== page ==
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Pfizer's Varma says switching is a necessity
Τετάρτη 10 Ιούν 2015
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"Switching is not just a megatrend, it is a necessity for our industry," according to Suneet Varma, Pfizer Consumer Healthcare's new worldwide president.
Speaking at a recent gathering of the European OTC industry, Varma said switching had been important for the industry in the past and presented an opportunity in the present and the future. "The time is right to push on with switching," he told delegates attending the 51st Annual Meeting of the Association of the European Self-Medication Industry (AESGP) in Barcelona, Spain.

According to Varma, switching was a "group effort". He stressed the importance of bringing together all the interested parties – industry, regulators, governments/payors, advocacy groups, healthcare professionals and consumers – to create a favourable environment for switch.

Varma explained that Pfizer Consumer Healthcare was focusing its switch efforts on two types of medicine. Firstly, the company was seeking to launch additional treatment options in existing OTC categories, he said, citing the proton-pump inhibitor Nexium (esomeprazole) in the heartburn category as an example. Secondly, Pfizer wanted to create entirely new categories, he added, pointing to Lipitor (atorvastatin) and cholesterol lowering.

Seeking to switch Lipitor

Pfizer is currently seeking to switch Lipitor from prescription-to-OTC status in the US.

Albert Bourla – Pfizer's president of Vaccines, Oncology and Consumer Healthcare – said in April 2014 that the company would soon have the results of its actual-use trial for Lipitor in a simulated OTC setting. The results of the study would "inform the next steps and timelines for a potential New Drug Application (NDA) filing", added Bourla (click here to read the News story).

Switching the cholesterol-lowering drug to OTC status in the US is a challenge. Although another statin, simvastatin, was switched in the UK in 2004, previous applications to switch statins in the US have all been rejected by the Food and Drug Administration (FDA).

According to Varma, "cholesterol treatment gaps" existed in the US despite the availability of prescription medicines.

Varma pointed out that around two-thirds of adults had been screened for cholesterol, but less than half of the 71 million adults with high levels of low-density lipoprotein (LDL) cholesterol were currently treated with a prescription medicine.

Noting that this left a large, untreated population, Varma said switching could provide an "incremental societal benefit".

Varma said a study carried out by the US National Consumers League had found that 82% of consumers said an OTC statin would be preferable to a prescription statin.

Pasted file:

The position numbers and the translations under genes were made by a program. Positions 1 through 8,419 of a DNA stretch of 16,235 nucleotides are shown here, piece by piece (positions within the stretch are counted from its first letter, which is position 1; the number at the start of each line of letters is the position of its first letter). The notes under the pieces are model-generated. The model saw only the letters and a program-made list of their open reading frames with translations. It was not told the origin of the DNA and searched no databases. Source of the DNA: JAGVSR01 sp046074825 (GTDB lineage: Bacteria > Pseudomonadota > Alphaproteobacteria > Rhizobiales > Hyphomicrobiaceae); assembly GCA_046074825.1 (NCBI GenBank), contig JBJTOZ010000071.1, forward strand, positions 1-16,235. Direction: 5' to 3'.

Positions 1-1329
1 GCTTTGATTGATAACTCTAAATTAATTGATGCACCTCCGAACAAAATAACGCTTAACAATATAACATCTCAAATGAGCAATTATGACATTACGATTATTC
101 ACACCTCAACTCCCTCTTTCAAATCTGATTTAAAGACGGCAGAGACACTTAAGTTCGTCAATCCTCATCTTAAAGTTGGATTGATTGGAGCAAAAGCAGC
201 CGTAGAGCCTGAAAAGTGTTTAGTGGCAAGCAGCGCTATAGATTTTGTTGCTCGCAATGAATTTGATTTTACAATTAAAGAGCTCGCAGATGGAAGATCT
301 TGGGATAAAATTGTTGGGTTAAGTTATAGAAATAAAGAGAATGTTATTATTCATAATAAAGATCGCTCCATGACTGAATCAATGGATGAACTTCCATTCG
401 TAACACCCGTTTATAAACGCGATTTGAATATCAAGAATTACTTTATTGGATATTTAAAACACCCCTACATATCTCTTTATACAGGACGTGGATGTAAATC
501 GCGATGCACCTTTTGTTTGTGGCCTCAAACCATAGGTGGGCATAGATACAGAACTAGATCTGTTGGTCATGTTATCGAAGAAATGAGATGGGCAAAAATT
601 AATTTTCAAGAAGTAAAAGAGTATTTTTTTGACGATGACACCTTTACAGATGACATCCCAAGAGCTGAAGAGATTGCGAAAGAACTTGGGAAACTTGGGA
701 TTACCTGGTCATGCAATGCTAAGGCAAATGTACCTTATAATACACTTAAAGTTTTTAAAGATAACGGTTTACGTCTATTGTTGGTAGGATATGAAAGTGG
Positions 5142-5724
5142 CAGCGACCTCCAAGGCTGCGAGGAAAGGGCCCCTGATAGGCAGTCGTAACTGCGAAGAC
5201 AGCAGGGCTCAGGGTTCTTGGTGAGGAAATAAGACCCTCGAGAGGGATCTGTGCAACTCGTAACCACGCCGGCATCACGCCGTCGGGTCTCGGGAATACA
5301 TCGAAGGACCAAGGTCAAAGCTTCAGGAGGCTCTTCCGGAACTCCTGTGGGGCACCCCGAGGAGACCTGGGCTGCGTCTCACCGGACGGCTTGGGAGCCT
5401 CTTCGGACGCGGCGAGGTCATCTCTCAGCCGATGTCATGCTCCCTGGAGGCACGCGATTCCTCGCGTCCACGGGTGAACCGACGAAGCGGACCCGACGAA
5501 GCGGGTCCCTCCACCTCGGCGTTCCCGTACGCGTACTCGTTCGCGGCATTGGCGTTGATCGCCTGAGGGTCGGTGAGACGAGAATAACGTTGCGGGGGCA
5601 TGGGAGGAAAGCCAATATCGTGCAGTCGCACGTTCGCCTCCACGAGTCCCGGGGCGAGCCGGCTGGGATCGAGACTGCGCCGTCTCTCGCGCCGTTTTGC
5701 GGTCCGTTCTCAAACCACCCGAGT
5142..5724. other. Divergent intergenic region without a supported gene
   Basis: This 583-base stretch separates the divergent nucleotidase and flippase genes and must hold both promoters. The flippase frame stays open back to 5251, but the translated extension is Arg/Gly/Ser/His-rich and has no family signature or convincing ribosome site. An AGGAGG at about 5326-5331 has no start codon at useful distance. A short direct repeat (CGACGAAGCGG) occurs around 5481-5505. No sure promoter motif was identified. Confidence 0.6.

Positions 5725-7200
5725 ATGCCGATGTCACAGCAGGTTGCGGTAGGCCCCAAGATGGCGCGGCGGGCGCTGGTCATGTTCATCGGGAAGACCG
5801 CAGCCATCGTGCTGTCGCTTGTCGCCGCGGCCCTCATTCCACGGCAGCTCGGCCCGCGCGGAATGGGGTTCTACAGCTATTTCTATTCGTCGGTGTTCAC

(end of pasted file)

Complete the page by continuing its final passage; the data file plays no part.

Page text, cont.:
Furthermore, another study suggested that increased utilisation of statins following a switch in the US could prevent more than 250,000 coronary events and save more than US$8 billion over a 10-year period.

Technology could be an important factor

Technology could be an important factor in creating entirely new categories.

Varma pointed out that consumers wanted to have a greater role in managing their healthcare, and had become increasingly adept at using various tools to self-manage common medical conditions. This combination of consumer empowerment and technology was "creating a new level of power in the consumer landscape," he maintained.

Commenting on the recent switch of Nexium, Varma said more than two-thirds of frequent heartburn sufferers were dissatisfied with their current treatments, despite the fact that proton-pump inhibitors had been available without a prescription for many years. "There are still opportunities," he stressed, "even in mature markets and even in existing categories."

Noting that Pfizer Consumer Healthcare was "quite satisfied" with the progress of Nexium so far, Varma said "only time will tell how this will play out".

Pfizer acquired exclusive global rights to non-prescription versions of AstraZeneca's Nexium in 2012. The deal comprised an upfront payment of US$250 million to AstraZeneca, as well as milestone and royalty payments based on product launches and sales.

The first launch came on 27 May 2014, when Nexium 24HR was introduced in the US as an OTC medicine for frequent heartburn. Since then, Pfizer has launched Nexium Control in a number of European countries including France, Germany, Ireland, Italy, Malta, the Netherlands and the UK.

Reporting its financial results for the first quarter of 2015, Pfizer said worldwide Consumer Healthcare sales had risen by 6% compared to the same period a year earlier. Sales were up by 12% on an operational basis to US$808 million.

Pfizer said the rise was "primarily due to the launch of Nexium 24HR in the US in late-May 2014 as well as growth of the base business in certain emerging markets".

Πηγή:  OTCToolBox

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